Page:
Pakistan's main imports are:
- Refined Petroleum
- Crude Petroleum
- Palm Oil
- Coal Briquettes
- Scrap Iron
- Broadcasting Equipment
- Raw Cotton
- Cyclic Hydrocarbons
Home accessories are furniture items and furniture parts which are easy to replace and easy to move, and include almost any items that are not strictly functionally necessary in the decorated space.
These accessories include such items as curtains, sofa sets, cushions, tablecloths and decorative craft products, decorative wrought iron, and so on. These items are commonly used in indoor furnishings and layout and can include cloth items, paintings, and plants.
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Customs requirements of Pakistan
Pakistan Customs Contacts
Federal Board of Revenue of Pakistan
Pakistan is a country situated in South Asia, bordered by Afghanistan, Iran, India and China. It is the sixth most populous country in the world. Pakistan is a federal parliamentary republic consisting of four provinces and four federal territories. It is an ethnically and linguistically diverse country, with a similar variation in its geography and wildlife. Pakistan is a memeber of the Economic Cooperation Organization, Group of 24, International Chamber of Commerce, World Customs Organization, WTO, International Monetary Fund, International Organization for Standardization and other international organizations.
The government of Pakistan is implementing a program of tariff reduction in line with obligations that are part of the World Trade Organization entry. The general tariff rate is expected to drop to around 30 per cent.
Items banned for import to Pakistan include:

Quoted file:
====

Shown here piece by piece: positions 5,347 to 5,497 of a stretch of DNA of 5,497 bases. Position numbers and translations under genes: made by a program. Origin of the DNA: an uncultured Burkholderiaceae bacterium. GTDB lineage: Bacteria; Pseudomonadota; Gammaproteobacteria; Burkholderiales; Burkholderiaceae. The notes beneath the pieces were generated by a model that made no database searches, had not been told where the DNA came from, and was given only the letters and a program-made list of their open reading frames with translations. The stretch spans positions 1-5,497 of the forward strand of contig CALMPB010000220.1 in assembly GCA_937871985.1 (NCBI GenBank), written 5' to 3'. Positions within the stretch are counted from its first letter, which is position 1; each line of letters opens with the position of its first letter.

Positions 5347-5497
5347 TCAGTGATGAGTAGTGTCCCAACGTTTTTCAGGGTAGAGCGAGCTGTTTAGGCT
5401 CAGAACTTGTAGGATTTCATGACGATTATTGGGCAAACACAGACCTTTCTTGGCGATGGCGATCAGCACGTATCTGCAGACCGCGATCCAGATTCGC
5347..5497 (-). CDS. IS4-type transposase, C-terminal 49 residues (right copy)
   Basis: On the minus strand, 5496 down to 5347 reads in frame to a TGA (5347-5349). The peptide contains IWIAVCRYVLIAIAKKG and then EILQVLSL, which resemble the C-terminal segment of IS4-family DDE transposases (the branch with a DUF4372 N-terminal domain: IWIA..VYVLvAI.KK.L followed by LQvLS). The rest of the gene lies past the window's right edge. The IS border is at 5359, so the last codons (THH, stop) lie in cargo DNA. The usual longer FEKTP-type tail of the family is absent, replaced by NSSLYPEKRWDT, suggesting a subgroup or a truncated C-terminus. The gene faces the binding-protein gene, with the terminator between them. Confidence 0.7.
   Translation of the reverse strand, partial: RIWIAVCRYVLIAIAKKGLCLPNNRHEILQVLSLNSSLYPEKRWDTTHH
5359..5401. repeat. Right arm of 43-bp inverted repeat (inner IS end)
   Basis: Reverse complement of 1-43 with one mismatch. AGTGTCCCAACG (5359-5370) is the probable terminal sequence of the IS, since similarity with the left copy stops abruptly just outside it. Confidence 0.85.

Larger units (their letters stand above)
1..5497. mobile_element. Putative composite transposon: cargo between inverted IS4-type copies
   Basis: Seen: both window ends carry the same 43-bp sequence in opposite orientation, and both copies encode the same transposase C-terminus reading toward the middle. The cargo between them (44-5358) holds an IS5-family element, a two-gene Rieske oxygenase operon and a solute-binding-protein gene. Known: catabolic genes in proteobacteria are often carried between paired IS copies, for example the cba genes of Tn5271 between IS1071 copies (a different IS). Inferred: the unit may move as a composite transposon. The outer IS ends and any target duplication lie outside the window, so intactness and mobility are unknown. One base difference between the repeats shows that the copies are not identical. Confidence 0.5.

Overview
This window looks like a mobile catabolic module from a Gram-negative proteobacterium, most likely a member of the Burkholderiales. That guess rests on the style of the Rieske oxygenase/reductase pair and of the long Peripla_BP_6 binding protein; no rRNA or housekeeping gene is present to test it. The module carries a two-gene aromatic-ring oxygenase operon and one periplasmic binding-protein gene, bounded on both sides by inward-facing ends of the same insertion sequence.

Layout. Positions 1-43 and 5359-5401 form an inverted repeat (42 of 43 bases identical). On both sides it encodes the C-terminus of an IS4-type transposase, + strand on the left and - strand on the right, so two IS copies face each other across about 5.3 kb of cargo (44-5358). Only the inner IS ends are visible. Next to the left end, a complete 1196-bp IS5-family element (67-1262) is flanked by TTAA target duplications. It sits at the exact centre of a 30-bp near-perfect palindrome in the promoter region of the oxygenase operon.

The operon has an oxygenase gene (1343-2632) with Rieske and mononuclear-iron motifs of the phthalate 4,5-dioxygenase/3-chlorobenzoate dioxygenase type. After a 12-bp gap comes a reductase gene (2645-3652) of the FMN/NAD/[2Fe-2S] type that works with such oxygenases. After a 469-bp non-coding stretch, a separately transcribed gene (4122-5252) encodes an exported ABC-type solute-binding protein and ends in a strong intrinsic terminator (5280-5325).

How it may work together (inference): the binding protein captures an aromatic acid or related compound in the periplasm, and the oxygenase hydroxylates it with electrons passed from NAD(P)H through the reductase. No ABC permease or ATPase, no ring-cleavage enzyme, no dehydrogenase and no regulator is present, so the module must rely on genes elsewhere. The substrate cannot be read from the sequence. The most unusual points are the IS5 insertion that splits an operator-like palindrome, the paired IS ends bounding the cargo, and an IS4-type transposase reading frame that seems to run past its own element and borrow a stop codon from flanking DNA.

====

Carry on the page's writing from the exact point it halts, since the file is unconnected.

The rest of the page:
- items that may be repugnant to the injunctions of Islam;
- dyes based on benzidine or containing it;
- hazardous wastes, as defined and classified in the Basle Convention;
- alcoholic beverages and spirits, including brewing and distilling dregs and waste and wine lees and argol;
- factory rejects and goods of job lot, stock lot or substandard quality job lot and stock lot of items where the customs duty is zero%;
- fireworks, fur skins, waste and scrap of polyethylene and polypropylene plastics, retreaded tyres, used pneumatic tyres;
- imports from India have restrictions and only those items can be imported that are specified under the Import Trade and Procedures Order (Appendix B).
Certain restricted items can be imported only if the stipulated conditions are met. Most of the restricted items need prior approval or certification from the relevant government agency. Some of the main items include:
- animal semen
- tobacco products
- radioactive material and apparatus
- calcium carbide
- food colours
Wheat is now importable by the private and public sector. Government has recently imposed a duty of 20% on the import of wheat to discourage wheat import and protect local produce.
Labelling and marking
Packaging should be conspicuously marked with the country of origin and the name of either the manufacturer or the importer. For textiles this is especially important and the yardage, width and length (if in roll) should also be clearly marked.
Dyes and chemicals must be marked with a full description, including quality and code numbers.
Packets of cigars, cheroots, cigarillos and cigarettes of tobacco or of tobacco substitutes should carry the warning: 'Smoking is injurious to health'.
Food colours must carry fair and true labelling about the product.
Labels on packages for edible products should show that they have at least six months or 50% of the shelf life, whichever is the lesser, calculated from the date of filing of Import General Manifest (IGM) and also that they are free of Haram elements or ingredients. Where these conditions are not printed on the packaging, certificate issued by the manufacturers or principals in respect of these conditions shall be accepted by customs.